Additionally, tracer particle distribution was checked in the data taken in the capillary: individual tracer particles in the flow were detected (using image processing in Matlab) and a histogram of their radial position was made. Results are shown in figure 12. A close-up of the near-wall region is shown in figure 12b. The locations of the wall, indicated in figure 12 by the dashed lines, were determined by visual inspection of the average image (using 500 images). As can be seen in the graph, the particles approach the wall sufficiently close to be able to perform accurate velocity measurements. The particles outside the capillary are a result of a small inclination (<1°) of the capillary with respect to the image frame of reference. Note that, for this single planar PIV measurement, approximately half a million tracer particles were used (this number is probably an underestimation, as only bright particles were detected in the simple particle detection algorithm used for the figures).
In the flow-tracking method, it may seem counterintuitive to use the velocities in the core region of the flow, rather than the near-wall velocity data to determine the WSS. For a limited number of datasets, the data quality allowed an analysis at a higher spatial resolution; these images had a higher than average tracer density. In this case, interrogation areas of 32 × 8 pixels could be used (with the long axis of the interrogation areas aligned with the wall direction and no overlap in the radial direction), so that a spatial resolution of 5.7 µm could be achieved—a threefold increase in radial resolution. In figure 8, a typical result of this analysis is shown, together with a measurement at the original resolution. Also shown are the polynomial fits using the data above a threshold (0.2 v/vmax). As can be seen in the graph, both fits correspond closely. Moreover, the high-resolution data points in the near-wall region (indicated by ‘W’) do not deviate from the extrapolated fit, indicating that this fit is a reasonable description of the flow near the wall. For the normal resolution data (circles in the graph), the points in the near-wall region are more strongly affected by the spatial averaging of the PIV method. However, these points are discarded as they are below the threshold. Under these flow conditions, the flow profiles never appear to be other than a smooth function with a single maximum. This validates the flow-tracking approach.
Typically, PIV measurement errors are of the order 0.1 pixel in the displacement (e.g. Westerweel 2000). For an average displacement of 5 pixels at systole (and lower during the remainder of the cardiac cycle), this corresponds to 2 per cent. This is in reasonable agreement with an alternative, post hoc indicator of the measurement error: the average residuals of the polynomial fits used in the flow-tracking method (3–5%, as mentioned in §3.3). The residuals did not show a trend (which would indicate a systematic error, for instance, because of an incorrect choice of the fitting function), but rather appeared as random scatter (as associated with random measurement errors).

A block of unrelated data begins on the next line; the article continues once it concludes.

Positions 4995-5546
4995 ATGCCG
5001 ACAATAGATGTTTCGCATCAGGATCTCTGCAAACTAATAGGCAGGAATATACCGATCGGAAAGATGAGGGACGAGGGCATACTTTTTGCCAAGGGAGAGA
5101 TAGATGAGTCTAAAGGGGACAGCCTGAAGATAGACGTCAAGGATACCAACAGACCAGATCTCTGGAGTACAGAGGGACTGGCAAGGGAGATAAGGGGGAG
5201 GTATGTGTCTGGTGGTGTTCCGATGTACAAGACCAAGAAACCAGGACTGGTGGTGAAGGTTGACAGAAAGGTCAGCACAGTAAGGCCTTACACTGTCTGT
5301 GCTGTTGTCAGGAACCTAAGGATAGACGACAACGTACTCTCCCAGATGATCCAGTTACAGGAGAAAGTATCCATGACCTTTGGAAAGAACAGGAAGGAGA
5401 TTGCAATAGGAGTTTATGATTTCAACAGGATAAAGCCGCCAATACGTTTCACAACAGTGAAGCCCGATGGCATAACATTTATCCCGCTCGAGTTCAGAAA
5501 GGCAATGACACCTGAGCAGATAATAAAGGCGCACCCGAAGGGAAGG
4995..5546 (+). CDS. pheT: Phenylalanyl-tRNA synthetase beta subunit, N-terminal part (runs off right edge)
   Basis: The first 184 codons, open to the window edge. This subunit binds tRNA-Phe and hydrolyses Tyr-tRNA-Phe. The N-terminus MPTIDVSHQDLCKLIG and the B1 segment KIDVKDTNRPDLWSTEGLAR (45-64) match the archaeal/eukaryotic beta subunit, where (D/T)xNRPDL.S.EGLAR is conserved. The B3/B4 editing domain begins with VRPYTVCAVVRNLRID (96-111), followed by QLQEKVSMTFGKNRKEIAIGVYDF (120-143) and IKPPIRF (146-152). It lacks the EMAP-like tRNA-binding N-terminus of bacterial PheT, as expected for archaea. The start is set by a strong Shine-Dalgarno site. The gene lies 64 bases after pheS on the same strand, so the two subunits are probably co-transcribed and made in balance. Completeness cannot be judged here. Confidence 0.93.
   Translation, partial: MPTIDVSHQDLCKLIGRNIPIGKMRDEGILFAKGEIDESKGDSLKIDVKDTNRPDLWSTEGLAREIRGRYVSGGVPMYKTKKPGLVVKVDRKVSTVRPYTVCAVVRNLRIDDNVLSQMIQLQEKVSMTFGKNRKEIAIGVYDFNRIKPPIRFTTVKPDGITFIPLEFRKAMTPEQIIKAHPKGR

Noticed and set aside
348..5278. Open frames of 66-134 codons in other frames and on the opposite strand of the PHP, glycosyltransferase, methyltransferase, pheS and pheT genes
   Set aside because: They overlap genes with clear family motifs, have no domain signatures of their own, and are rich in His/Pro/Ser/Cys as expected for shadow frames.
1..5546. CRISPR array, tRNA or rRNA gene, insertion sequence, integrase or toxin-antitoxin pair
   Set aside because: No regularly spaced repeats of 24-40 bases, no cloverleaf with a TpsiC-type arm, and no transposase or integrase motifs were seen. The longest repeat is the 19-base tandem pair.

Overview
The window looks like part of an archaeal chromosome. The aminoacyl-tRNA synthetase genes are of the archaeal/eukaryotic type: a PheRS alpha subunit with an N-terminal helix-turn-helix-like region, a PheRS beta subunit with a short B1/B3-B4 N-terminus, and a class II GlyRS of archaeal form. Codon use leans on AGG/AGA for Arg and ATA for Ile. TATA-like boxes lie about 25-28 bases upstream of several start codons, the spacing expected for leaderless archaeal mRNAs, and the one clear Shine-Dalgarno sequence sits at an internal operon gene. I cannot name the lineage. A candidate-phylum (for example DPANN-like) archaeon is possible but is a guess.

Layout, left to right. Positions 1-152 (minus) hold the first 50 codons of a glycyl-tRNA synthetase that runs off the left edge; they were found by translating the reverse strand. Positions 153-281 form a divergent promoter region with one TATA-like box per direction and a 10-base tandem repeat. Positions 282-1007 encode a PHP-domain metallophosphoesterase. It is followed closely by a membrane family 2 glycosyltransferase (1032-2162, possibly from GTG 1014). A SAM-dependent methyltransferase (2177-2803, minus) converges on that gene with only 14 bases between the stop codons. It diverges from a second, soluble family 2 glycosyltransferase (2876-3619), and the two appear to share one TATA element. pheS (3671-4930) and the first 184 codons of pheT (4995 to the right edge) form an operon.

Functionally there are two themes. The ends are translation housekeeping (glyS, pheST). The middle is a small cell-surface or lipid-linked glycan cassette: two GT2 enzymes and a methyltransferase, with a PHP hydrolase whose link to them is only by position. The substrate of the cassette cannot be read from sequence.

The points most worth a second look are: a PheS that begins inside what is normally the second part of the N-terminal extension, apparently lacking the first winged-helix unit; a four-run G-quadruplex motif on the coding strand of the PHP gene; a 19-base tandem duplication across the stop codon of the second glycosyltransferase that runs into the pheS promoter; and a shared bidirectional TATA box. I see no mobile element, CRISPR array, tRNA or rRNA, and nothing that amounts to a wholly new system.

Errors in the reconstructed out-of-plane component originate in the errors in the in-plane velocities. Assuming that all in-plane velocity estimates are uncorrelated, the mean divergence error is similar to the aforementioned displacement error of 2–5%. The actual value of the out-of-plane component at a given z-location is obtained by a cumulative integration of the divergence along the z-direction. During this integration, random errors average out and the final error is again similar to the in-plane error. As the absolute values of the out-of-plane velocities are an order of magnitude lower than the in-plane components, this leads to an estimate of 20 per cent error in the out-of-plane components. Note that the values shown in figure 3b (colour coding) are obtained individually; despite the significant error estimate, they show a relatively smooth result. Owing to their low absolute value, this error does not contribute significantly to the estimation of WSS.
To determine the WSS, a more significant error is introduced by the uncertainty in the location of the wall. If it is assumed, based on figure 8 and similar plots, that the location of the wall can be determined within 30 µm, we can evaluate the uncertainty in the WSS by evaluating the derivative of the fit at the wall location ±15 µm. Such an evaluation using a number of datasets estimates the uncertainty at 20 per cent.
1The correlation depth describes the maximum distance from the focal plane at which out-of-focus tracer particles still contribute to the velocity estimates, thereby effectively determining the depth of the measurement volume. Note that this depth is generally larger than the focal depth of the microscope and is a function of the particle diameter. This necessitates the use of small tracer particles: the use of, for example, erythrocytes as tracer particles (with a typical diameter of 8 µm) would lead to considerable averaging effects in the z-direction (Vennemann et al. 2006).
2We have assumed here that the coordinate system of the fit is identical to the Cartesian measurement coordinate system, with flow aligned in the x-direction.